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Robin Hood themed ep for S8?

Earlier today it was revealed that actor Ian Hallard (pictured left) will be starring in Episode 3 of Doctor Who Series 8, written by Mark Gatiss. Hallard’s Spotlight CV has updated with name of his character for the story and it is Alan-a-dale.

For those unaware, 

Alan-a-dale was a member of Robin Hood’s gang, the “Merry Men”. Who fans will be familiar with Ian Hallard from his role in another Gatiss story, the 50th Anniversary special, An Adventure In Space & Time.

The Gatiss Series 8 adventure also stars Tom Riley (Da Vinci’s Demons) who is, perhaps, playing Robin Hood. This is, of course, speculation, but it seems that Peter Capaldi’s Doctor will coming face to face with the legend of Sherwood Forest.

10 COMMENTS

  1. It's interesting as the Robin Hood legend is fictitious. I'd assume that it would revolve around the origin of the myth, perhaps the Doctor turns out to be him (though that's a bit obvious for 'Who'). Also, if my memory serves me correctly Alan-A-Dale was a rooster the size of a fox. A bit of a stretch for any actor.

  2. So far the new series has dealt with historical characters such as Churchill, Agatha Christie, Nixon, Queen Victoria. It's a bit much to include fictional characters, unless your going down a Mind Robber, Celestial Toymaker type of route.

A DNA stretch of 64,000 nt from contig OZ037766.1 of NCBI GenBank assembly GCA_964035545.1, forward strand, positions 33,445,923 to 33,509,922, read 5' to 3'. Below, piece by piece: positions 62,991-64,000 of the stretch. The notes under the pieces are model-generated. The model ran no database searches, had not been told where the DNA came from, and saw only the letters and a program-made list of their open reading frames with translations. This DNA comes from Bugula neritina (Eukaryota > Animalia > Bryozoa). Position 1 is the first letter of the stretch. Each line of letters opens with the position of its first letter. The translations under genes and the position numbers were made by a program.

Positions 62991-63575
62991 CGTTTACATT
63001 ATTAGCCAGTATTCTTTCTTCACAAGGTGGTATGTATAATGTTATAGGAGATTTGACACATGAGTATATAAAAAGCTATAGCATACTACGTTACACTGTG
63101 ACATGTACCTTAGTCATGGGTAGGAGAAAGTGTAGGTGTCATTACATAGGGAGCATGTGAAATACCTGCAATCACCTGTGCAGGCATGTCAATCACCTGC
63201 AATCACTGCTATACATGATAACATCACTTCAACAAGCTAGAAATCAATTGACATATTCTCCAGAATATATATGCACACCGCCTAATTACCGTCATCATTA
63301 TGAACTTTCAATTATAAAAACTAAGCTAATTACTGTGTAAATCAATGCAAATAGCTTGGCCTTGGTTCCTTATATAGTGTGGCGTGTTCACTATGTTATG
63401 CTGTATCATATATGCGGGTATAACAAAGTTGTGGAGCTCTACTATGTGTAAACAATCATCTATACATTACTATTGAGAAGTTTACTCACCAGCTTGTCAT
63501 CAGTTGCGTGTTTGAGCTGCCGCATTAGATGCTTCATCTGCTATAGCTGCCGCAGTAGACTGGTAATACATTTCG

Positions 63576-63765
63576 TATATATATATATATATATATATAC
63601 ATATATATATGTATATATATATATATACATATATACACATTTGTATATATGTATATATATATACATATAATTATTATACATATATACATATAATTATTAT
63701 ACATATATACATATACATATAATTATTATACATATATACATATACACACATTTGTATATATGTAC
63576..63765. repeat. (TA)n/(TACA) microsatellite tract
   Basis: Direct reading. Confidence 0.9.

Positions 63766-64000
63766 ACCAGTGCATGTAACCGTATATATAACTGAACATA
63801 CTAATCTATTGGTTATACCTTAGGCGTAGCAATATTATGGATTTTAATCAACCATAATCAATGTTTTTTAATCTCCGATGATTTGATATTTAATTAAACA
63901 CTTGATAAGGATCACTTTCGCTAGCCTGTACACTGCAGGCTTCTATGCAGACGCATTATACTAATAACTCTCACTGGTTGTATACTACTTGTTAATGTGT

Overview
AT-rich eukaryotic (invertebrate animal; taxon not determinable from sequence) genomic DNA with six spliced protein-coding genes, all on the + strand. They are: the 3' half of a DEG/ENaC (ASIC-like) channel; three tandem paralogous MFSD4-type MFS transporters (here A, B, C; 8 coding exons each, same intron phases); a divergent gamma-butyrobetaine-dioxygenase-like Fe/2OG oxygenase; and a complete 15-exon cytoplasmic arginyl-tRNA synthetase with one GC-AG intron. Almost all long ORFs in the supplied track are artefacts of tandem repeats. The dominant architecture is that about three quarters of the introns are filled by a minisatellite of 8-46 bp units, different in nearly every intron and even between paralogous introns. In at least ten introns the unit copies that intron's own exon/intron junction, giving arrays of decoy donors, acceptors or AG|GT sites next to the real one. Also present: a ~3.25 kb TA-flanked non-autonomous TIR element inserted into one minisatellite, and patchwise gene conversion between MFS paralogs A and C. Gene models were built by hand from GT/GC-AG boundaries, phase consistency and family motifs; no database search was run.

3. I don't recall anyone ever setting a rule that says the Doctor cannot meet "fictional" characters, since he is one himself. Indeed, IDW did a crossover with Star Trek, and it's been acknowledged as fictional on TV. It's also been suggested that Robin was based on a real person. Something that folks are missing, by the way, is Robin Hood is a contemporary of Richard the Lionheart, so we could be lining up here for a sequel/sidequel to The Crusade.

  4. Actually, Robin Hood has been set in several different periods. One of the earliest surviving ballads names the king Edward. So, lots of room to play around in if they're going for a "real" Robin Hood. But my first thought reading it turned to the Mind Robber and the Land of Fiction. (Personally I find the evidence toward any of the various historical Robin Hoods to be scanty at best propped up by a lot of wishful thinking.) "Print the legend" — it's worked for 600 years.

    Oh, and of course, Patrick Troughton was TV's first Robin Hood.

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